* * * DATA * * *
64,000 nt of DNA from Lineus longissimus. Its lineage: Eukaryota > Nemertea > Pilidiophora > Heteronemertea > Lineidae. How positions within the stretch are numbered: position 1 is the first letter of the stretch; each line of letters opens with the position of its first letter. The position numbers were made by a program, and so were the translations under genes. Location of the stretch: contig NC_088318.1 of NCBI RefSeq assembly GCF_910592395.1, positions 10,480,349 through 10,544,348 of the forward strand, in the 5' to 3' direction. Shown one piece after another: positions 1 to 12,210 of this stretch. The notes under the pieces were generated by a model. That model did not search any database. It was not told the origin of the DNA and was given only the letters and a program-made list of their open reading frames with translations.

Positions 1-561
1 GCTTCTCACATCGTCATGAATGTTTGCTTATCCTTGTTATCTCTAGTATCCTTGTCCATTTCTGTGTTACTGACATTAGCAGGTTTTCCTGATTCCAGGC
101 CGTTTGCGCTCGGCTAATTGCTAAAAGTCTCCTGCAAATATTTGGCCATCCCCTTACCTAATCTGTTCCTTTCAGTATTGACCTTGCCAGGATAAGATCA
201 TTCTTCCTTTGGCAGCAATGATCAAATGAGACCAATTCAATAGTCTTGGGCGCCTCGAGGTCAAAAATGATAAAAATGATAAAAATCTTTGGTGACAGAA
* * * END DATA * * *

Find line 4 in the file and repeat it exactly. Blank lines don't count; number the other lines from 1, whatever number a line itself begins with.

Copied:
101 CGTTTGCGCTCGGCTAATTGCTAAAAGTCTCCTGCAAATATTTGGCCATCCCCTTACCTAATCTGTTCCTTTCAGTATTGACCTTGCCAGGATAAGATCA